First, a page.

What is an ergonomic chair?

Nov 13, 2022

Ergonomics is the scientific study of people in the workplace, with the aim of improving efficiency and productivity. An ergonomic office chair is usually defined by having the following features: Seat depth, adjustable arm height and width and lumbar support.

“The number of employees suffering from back, neck and shoulder complaints caused by sitting and postural-related issues has continued to rise”

Mark Barrell and Levent Caglar, Boss Design

Not all chairs are ergonomic, and when it comes to chairs, one size does not fit all. When shopping for an ergonomic chair keep the following points in mind.

Supports good posture

An ergonomically designed chair will be a good fit for your body by supporting a range of comfortable postures. The three common seated postures are; optimum posture where the thighs forward sloping 5-10 degrees, centre posture with the thighs horizontal and reclined posture which is great for phone calls.

When your posture is well-supported, you can experience improved circulation, reduced discomfort, better breathing and ease of movement. It provides spinal support and a natural position for your joints. If the chair has a mechanism built in such as a tilt mechanism, this also means your spine remains supported whilst you move throughout the day. The lumbar support on good ergonomic chairs needs to be adjustable and placed in the correct position. 

Easy to adjust

An ergonomic chair will be easy to adjust while seated. The adjustments should be easy to reach from sitting, clearly marked and simple to understand and learn how to use. Adjusting the depth of your chair will determine how much support your thighs receive. To check the depth of your seat, sit as far back as possible in your chair. The space you need between the chair and the back of your knees is roughly three fingers wide. 

An ergonomic chair will have a gas lift so that you can adjust the height you are sitting at. The right height means that your forearms are in-line with your desk; if your feet do not remain flat on the floor in this position then you will need a footrest.

Armrests support the shoulders and prevent strain throughout the arm. They should be adjusted so that there is a comfortable 90° angle through the forearm when the shoulders are relaxed.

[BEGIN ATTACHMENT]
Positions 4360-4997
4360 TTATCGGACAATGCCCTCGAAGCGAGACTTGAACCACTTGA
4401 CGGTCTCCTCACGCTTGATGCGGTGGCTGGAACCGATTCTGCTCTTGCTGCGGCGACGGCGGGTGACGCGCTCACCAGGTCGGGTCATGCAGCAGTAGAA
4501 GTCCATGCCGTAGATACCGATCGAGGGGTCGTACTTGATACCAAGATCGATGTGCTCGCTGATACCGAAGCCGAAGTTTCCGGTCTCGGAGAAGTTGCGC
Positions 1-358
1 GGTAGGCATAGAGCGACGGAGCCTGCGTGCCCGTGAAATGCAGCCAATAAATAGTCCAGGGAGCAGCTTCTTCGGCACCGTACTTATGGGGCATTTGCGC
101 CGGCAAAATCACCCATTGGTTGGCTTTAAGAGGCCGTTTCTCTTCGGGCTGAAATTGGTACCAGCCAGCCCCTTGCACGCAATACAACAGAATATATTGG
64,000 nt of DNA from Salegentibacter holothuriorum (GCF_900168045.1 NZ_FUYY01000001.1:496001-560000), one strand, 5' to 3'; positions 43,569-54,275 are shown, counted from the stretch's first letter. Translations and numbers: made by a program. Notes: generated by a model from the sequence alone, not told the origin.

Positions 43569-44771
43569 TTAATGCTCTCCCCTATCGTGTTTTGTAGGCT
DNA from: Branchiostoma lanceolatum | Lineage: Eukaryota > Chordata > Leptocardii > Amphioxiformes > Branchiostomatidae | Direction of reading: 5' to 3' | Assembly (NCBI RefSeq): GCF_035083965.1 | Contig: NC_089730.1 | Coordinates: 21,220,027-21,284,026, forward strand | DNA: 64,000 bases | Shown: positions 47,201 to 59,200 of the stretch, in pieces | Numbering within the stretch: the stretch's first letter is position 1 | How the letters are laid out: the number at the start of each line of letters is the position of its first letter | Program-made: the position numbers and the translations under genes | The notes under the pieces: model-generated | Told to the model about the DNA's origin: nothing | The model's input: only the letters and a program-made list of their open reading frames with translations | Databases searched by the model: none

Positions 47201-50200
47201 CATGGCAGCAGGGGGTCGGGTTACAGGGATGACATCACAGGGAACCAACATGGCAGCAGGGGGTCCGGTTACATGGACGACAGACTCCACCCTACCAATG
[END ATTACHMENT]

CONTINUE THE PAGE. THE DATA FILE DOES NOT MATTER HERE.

"It is broadly acknowledged that giving people more sophisticated chairs with a greater number of manual adjustments is improving the ergonomic quality of the workplace"

Mark Barrell and Levent Caglar, Boss Design

Feels comfortable

The backrest should have good pressure distribution with support all the way down your back to your pelvis, following the natural contours of your body. The seat should also feel comfortable, with no pressure points, after long periods of sitting. You'll also be more comfortable over a long work day if you change positions occasionally. Movement helps increase blood flow and alertness, and prevents deep vein thrombosis. This can actually be done by getting up and takign regular breaks, but having a chair that rocks, or changing your back angle every so often can also help. 

Here's a checklist for setting up your workstation:

  • Sit back in your chair:

  When you sit down, make sure your backside is as far back on the chair as possible.

  • Sit at the right height

Relax your shoulders and bend your arms at the elbow so that your forearms are in-line with the desk.

  • Check the depth of the seat

When you’re sitting as far back as possible there should be a 2-3 finger gap between the back of knee and the seat of the chair. Use the seat slide to alter if necessary.

  • Check whether you need a footrest

When you are sitting at the right height, if your feet are not solidly flat on the floor then you will need a footrest.

  • Check the monitor height

Your eyebrows should be in line with the top of your screen.

  • Check the distance of the monitor

When sitting correctly in the chair, hold your arms out in front of you. Your arms should be able to touch your screen.

  • Keep you keyboard & mouse close

Don’t stretch for your keyboard or mouse. Elbows should stay in-line with your sides.


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